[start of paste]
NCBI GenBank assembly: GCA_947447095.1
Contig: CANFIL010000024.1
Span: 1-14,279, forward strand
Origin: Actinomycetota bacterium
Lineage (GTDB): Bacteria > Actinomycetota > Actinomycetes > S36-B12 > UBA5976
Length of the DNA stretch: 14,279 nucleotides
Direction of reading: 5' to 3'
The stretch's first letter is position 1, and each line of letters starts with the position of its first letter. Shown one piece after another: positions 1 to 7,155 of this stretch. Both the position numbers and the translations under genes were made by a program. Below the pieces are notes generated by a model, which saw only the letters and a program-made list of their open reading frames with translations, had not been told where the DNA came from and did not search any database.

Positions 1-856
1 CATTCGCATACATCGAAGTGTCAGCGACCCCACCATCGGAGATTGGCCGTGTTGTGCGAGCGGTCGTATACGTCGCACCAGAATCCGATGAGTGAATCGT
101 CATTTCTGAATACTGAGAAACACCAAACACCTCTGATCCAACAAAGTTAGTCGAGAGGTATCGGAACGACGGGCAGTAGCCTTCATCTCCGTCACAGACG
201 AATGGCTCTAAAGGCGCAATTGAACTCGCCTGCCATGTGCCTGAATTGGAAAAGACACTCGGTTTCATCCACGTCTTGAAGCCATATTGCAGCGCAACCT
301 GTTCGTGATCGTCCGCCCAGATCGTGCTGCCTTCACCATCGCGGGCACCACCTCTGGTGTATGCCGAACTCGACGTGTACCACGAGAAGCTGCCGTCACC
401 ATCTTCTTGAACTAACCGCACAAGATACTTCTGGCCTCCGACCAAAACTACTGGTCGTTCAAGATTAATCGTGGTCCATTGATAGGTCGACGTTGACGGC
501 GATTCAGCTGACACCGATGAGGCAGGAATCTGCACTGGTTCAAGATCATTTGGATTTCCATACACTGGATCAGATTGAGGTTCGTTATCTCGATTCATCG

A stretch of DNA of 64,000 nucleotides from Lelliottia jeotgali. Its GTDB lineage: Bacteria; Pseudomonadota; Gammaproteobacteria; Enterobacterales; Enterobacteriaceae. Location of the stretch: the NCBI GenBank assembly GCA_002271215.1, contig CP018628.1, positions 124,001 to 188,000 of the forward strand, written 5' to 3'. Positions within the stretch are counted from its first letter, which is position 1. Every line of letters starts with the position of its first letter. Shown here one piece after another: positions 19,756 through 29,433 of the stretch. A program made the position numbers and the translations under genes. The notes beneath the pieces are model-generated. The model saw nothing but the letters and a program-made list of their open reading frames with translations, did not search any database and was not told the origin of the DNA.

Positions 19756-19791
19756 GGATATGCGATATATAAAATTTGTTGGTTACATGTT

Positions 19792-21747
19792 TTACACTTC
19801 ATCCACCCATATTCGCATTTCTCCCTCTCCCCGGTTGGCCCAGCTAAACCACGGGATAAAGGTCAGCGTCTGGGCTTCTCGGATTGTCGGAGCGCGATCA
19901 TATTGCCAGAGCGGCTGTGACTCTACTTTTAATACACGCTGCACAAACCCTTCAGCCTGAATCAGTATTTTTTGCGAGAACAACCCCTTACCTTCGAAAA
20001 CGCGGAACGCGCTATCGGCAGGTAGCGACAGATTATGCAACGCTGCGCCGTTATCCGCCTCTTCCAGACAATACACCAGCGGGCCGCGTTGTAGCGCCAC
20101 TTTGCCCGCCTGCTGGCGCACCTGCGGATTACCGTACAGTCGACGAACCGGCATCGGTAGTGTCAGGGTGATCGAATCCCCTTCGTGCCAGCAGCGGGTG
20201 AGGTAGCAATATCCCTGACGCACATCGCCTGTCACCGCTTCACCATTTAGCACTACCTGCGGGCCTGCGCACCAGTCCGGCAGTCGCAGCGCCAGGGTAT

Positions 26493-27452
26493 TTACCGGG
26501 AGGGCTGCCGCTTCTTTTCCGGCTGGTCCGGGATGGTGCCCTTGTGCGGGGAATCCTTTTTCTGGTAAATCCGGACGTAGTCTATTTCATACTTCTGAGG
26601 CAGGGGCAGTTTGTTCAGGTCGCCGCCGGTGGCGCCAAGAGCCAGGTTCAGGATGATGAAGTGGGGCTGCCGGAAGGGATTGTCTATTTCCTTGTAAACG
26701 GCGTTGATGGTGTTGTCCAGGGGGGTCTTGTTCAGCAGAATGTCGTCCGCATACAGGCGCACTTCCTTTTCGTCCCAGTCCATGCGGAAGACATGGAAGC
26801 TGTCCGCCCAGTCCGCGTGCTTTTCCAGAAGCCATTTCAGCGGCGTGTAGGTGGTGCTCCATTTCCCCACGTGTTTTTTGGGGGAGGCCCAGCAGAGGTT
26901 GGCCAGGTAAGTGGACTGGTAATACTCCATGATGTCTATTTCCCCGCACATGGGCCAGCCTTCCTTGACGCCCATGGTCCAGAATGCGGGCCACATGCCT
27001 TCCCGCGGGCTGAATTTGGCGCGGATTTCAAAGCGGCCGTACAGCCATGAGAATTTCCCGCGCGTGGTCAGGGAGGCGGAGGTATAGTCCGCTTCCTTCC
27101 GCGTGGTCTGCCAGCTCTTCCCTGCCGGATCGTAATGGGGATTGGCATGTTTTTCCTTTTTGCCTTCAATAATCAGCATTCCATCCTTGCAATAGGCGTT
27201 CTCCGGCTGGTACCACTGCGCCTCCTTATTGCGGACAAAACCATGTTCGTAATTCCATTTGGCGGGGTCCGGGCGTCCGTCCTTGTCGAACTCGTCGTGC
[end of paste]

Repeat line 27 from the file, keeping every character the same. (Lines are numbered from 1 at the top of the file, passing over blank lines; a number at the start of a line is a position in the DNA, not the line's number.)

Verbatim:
26493 TTACCGGG